Google and the "right to be forgotten" - EUCJ


#21

What about someone who scans a newspaper using an OCR system, analyzes the text, and stores both the text and the results of the analysis in a database?
I can’t see how Google is not a data controller.
Edit: Here’s a lengthy description of what constitutes a data controller.

I wouldn’t describe it as a victory; rather it’s obliging Google to take some more active responsibility for its data collection.

I’m not clear on how that would work?
There’d have to be a new directive, wouldn’t there?

That’s what I’d do.

Google’s main cause for upset is that it has to do a bit more work; meanwhile society at large is teasing out issues around data protection that do have to be addressed. I don’t think it’s a ‘bad ruling’ - it’s just a ruling that moves the discussion forward.

I’m reminded of this joke.


#22

That document focuses on the roles of the actors, but not on what data triggers being a data controller in the first place. That’s the issue here – the data is already in the public domain, and already on the internet. The weirdness is the treatment of the person who reproduces existing public data as being a data controller, even when the person publishing the original data is not a data controller. That’s somewhat counterintuitive (or “crazy”).

I’m not familiar enough with EU law to know if it has to be a Directive/Regulation or whether it can be done more easily.


#23

Okay, I think I understand your perspective. I suppose the first issue I’d raise is that Google isn’t simply reproducing existing public data; it’s collecting personal (public) data and repurposing that data.
If the newspaper concerned maintained up to date profiles of individuals, it would be acting as a data controller and the data subject could request links to out of date information be removed from their profile.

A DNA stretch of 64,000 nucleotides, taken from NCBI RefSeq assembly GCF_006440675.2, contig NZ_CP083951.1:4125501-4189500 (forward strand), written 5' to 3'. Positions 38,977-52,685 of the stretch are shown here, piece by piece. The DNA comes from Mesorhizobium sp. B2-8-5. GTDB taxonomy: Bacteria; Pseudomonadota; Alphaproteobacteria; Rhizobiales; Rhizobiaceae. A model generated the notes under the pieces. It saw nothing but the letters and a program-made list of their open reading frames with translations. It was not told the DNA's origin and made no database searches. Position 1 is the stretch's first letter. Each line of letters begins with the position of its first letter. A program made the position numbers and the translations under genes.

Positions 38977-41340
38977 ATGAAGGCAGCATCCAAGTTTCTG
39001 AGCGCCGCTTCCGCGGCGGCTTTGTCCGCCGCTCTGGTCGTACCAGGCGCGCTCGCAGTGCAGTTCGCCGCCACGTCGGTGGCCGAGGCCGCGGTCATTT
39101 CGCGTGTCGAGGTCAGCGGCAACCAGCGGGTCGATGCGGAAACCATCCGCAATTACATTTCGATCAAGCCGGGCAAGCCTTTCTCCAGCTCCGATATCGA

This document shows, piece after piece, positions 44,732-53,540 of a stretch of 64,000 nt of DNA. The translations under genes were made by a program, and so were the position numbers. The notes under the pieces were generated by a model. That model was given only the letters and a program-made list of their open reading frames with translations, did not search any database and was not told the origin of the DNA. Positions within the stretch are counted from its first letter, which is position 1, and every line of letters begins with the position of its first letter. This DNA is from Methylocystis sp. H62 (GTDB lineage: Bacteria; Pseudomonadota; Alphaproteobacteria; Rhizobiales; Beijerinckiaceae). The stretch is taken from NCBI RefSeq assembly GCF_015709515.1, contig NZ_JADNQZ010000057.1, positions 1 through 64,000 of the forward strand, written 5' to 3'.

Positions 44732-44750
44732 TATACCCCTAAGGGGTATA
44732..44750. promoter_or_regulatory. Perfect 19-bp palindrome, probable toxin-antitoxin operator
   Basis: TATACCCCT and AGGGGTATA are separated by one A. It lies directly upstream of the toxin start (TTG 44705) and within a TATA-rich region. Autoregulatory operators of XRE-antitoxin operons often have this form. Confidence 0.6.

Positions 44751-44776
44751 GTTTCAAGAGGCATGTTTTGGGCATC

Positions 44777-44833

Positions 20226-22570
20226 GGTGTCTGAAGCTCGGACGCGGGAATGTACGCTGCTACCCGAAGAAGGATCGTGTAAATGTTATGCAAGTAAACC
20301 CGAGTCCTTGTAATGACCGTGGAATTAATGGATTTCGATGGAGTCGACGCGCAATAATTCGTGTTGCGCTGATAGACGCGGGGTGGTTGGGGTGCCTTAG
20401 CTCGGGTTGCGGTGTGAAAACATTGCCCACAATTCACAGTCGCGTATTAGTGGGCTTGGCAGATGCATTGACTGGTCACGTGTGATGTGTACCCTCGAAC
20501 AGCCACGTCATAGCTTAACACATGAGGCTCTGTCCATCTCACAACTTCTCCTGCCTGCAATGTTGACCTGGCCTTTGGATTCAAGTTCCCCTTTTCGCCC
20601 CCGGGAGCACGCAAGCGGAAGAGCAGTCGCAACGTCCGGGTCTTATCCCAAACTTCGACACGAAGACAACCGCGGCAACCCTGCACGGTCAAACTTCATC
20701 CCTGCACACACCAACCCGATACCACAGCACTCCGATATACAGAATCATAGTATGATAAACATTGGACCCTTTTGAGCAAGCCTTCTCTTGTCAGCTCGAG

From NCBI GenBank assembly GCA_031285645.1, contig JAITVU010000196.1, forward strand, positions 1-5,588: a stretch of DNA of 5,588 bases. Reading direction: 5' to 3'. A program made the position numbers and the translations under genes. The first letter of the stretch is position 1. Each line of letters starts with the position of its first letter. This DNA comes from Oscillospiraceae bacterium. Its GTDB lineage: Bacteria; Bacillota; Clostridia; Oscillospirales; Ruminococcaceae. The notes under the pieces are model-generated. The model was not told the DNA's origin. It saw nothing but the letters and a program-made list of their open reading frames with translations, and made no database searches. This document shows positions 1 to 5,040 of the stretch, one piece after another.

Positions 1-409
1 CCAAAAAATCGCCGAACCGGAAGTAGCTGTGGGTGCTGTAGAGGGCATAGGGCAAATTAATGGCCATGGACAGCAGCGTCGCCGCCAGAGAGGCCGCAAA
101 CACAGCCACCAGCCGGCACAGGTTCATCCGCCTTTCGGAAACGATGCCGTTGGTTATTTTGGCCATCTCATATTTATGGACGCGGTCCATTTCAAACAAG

As it is, the newspaper has an archive, presumably with dates of publication apparent, but because it doesn’t process or repurpose this it’s not a data controller in its treatment of the archive.

Do you accept that there’s a difference between what Google does and what the newspaper does?

I think it has to be initiated by either parliament or the commission and reviewed by both, then passed on to the council of ministers. It’s slow.


#24

When a newspaper publishes a story about them, it is usually an up-to-date profile of that individual, compiled from other sources which have been repurposed.

Yes, but I draw the opposite conclusion from you – because the newspaper actively writes stories about the individual, I would want them subjected to more scrutiny than a computer programme that simple aggregates references to someone and links you to the content.

Yes, I believe so, either way. I meant it’ll be fixed quickly by EU standards :slight_smile:


#25

It was only last year that I went to look up a barrister in google and as I typed in his name the predictive said Manfred Jones gay.

I tried to do that now and it doesn’t come up any more.

It is entirely sinister that other people’s searches are stored on google and re-used. Google’s bleatings are tiresome.


#26

They are subjected to more scrutiny.
The newspaper wrote a story at time [t - 3] stating that Data Subject was a tax defaulter.
The paper made a digital archive available online at time [t - 2], in which the story appeared unchanged.
Google’s spider accessed this particular page at time [t - 1], adding the information about Data Subject being a tax defaulter to the Google search index.

If the newspaper publishes a new story on Data Subject at time [t], it may include mention of his having been a tax defaulter at time [t - 3]. Crucially, a human has thought about this and made the decision to include the information.
Google’s search index, on the other hand, presents results on Data Subject at time [t] that have probably not been validated by a human.
However ephemeral it might appear, Google’s search index meets most of the criteria for a publication.


#27